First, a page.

S. Sutton & Associates Inc.’s September 2019 issue of Philanthropy Wired is brimming with updates and trends from the world of philanthropy.
Our Trending/Special Topic looks at “Democratizing Innovation: The Science by Women Program”. Nobel prize winning scientist Tim Hunt’s controversial statement about the need for labs to be gender segregated sparked outrage throughout the scientific community. Partially due to this viral controversy, discussions related to women’s involvement in STEM subjects – science, technology, engineering, and math – have remained prevalent. The gender gap in science is startling, and UNESCO recently reported that only 28 percent of those working in research and development are women.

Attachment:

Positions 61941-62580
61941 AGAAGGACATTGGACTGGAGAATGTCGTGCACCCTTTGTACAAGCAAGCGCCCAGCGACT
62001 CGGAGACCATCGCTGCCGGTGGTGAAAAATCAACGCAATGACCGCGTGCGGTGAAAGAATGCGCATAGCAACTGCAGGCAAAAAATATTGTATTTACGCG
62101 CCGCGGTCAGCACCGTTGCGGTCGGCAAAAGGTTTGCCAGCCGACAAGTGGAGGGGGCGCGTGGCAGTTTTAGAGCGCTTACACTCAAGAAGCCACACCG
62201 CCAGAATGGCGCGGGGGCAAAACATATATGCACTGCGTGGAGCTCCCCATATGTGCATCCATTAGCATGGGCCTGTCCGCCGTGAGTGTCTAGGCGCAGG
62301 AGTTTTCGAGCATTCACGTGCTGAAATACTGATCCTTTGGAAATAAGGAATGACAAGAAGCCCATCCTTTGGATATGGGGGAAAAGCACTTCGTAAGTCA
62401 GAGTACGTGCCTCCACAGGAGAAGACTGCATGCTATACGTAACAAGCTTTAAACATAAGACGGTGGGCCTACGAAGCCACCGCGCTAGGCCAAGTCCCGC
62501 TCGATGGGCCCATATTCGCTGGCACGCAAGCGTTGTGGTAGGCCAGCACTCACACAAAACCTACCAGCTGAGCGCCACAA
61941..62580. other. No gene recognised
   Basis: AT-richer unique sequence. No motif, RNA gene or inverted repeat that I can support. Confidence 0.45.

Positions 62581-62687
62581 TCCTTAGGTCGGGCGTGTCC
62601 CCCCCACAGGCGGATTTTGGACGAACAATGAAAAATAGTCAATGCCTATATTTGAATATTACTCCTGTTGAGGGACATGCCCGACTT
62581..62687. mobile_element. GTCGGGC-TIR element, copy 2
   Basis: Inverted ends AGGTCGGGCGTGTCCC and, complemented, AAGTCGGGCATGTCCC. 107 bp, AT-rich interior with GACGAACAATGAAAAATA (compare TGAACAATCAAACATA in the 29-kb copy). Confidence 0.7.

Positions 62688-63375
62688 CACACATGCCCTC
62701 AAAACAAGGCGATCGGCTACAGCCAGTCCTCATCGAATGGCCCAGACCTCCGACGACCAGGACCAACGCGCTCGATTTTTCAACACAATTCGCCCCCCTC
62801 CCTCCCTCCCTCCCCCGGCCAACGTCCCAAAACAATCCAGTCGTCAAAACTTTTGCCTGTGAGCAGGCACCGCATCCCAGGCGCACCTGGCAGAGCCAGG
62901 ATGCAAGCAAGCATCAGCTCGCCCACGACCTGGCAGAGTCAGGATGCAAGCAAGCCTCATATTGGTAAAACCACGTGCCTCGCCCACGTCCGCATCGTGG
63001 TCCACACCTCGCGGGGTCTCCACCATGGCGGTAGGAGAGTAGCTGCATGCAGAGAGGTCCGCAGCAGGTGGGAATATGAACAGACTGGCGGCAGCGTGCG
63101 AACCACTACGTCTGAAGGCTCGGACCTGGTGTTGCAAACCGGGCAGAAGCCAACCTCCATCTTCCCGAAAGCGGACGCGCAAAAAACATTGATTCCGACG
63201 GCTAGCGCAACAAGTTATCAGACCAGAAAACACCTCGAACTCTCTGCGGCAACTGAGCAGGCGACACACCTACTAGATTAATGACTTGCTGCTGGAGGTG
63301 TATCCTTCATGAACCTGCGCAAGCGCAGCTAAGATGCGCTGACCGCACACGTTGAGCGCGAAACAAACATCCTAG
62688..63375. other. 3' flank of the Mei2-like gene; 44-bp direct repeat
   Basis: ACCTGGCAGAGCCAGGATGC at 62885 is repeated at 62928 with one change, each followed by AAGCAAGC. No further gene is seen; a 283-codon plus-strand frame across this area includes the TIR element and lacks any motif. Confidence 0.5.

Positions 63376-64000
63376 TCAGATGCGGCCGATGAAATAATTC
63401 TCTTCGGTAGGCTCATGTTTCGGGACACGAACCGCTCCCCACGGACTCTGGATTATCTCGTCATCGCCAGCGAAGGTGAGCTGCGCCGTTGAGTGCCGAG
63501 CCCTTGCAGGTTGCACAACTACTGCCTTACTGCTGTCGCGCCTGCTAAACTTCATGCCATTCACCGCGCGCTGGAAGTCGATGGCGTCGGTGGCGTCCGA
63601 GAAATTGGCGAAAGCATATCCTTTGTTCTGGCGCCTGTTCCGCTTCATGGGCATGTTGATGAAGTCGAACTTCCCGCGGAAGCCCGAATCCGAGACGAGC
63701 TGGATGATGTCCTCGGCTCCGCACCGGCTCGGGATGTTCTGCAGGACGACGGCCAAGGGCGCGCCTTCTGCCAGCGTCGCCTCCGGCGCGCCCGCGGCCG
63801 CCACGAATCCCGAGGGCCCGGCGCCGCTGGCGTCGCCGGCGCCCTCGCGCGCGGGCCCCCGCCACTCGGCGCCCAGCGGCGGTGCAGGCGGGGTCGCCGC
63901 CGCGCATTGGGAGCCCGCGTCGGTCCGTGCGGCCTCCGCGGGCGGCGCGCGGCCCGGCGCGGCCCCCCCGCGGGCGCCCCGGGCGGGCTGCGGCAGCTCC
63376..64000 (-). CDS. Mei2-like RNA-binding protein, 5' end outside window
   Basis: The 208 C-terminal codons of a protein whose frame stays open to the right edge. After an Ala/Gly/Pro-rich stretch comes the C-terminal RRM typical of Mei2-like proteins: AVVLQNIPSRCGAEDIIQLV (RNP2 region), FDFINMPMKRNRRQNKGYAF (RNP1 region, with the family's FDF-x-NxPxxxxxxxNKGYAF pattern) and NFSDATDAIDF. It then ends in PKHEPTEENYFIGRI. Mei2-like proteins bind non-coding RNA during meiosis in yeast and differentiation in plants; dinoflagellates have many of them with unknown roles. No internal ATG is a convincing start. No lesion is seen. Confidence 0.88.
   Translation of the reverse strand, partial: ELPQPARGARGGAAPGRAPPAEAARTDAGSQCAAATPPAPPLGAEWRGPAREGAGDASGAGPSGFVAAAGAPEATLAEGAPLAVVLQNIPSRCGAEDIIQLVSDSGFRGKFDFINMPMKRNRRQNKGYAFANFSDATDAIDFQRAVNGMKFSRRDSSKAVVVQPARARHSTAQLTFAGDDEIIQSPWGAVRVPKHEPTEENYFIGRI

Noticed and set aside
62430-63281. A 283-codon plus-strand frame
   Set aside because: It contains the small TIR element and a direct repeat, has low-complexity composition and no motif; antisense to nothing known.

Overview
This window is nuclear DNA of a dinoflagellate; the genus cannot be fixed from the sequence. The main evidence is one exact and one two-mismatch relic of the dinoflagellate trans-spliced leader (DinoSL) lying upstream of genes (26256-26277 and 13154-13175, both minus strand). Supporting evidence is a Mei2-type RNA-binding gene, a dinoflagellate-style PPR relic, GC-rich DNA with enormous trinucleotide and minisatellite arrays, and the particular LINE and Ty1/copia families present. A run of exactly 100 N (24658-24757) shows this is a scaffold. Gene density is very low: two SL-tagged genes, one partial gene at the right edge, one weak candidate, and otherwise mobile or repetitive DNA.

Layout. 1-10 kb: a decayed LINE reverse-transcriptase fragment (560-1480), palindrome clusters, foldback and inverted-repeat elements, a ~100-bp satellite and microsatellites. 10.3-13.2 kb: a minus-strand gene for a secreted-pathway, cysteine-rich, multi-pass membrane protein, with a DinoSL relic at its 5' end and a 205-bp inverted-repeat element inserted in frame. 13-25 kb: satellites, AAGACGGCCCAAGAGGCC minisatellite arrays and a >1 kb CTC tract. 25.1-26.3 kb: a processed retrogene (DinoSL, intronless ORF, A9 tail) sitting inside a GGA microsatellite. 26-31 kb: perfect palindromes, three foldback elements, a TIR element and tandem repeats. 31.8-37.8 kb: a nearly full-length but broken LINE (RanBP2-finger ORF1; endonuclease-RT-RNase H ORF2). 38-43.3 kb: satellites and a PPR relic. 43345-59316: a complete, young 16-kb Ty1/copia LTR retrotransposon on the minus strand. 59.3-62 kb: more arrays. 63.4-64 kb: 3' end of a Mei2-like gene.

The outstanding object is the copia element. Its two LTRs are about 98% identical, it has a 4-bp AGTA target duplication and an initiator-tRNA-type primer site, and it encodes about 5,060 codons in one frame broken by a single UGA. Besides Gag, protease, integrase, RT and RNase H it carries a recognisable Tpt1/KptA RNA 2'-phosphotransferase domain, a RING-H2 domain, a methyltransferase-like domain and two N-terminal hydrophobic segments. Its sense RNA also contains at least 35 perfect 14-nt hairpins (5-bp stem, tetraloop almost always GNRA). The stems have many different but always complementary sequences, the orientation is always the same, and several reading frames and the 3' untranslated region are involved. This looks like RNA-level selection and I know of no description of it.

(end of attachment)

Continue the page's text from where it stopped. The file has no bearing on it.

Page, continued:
We also explore the nonprofit, nongovernmental, and philanthropic sectors with whom S. Sutton & Associates Inc. works and the challenges they face. We explain how S. Sutton & Associates Inc. can help to overcome these challenges working together as a team in our Client Target Markets section.
Our Spotlight on Services takes a closer look at Counsel and Support for Philanthropists. Savvy philanthropists can develop a strategic and thoughtful plan with S. Sutton & Associates Inc.’s guidance.
For our Firm Update, S. Sutton & Associates Inc. is focusing on recruiting talented Regional Account Managers across North America. Our team is growing, and we are thrilled to introduce our highly qualified team members in this edition. In addition to our Regional Account Managers, meet Junior Associate, Brittany Gataveckas. She holds a Ph.D. in Philosophy from McMaster University. Brittany is an ambitious professional who specializes in: Prospect Research and Proposal Writing, Donor and Constituent Engagement, Alumni Relations and Giving, and Development Program Review and Expansion Strategies. She is also the recipient of several scholarships and awards. Read more about Brittany’s accomplishments in the Associate Profile section.